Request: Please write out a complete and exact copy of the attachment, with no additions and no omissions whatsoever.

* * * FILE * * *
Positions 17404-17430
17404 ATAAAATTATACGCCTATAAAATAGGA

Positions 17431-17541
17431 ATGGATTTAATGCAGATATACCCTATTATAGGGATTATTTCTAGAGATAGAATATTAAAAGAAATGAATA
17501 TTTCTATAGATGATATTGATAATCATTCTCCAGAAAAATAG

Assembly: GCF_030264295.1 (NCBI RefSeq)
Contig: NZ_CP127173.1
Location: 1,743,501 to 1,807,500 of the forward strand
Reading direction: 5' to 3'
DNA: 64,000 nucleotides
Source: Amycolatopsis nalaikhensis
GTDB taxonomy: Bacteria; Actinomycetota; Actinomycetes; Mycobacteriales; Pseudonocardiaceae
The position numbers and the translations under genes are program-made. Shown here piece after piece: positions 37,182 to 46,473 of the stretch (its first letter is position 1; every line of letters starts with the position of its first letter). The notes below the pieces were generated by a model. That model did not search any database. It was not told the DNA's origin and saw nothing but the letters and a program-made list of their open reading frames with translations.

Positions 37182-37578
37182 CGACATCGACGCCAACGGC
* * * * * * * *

Positions 17404-17430
17404 ATAAAATTATACGCCTATAAAATAGGA

Positions 17431-17541
17431 ATGGATTTAATGCAGATATACCCTATTATAGGGATTATTTCTAGAGATAGAATATTAAAAGAAATGAATA
17501 TTTCTATAGATGATATTGATAATCATTCTCCAGAAAAATAG

Assembly: GCF_030264295.1 (NCBI RefSeq)
Contig: NZ_CP127173.1
Location: 1,743,501 to 1,807,500 of the forward strand
Reading direction: 5' to 3'
DNA: 64,000 nucleotides
Source: Amycolatopsis nalaikhensis
GTDB taxonomy: Bacteria; Actinomycetota; Actinomycetes; Mycobacteriales; Pseudonocardiaceae
The position numbers and the translations under genes are program-made. Shown here piece after piece: positions 37,182 to 46,473 of the stretch (its first letter is position 1; every line of letters starts with the position of its first letter). The notes below the pieces were generated by a model. That model did not search any database. It was not told the DNA's origin and saw nothing but the letters and a program-made list of their open reading frames with translations.

Positions 37182-37578
37182 CGACATCGACGCCAACGGC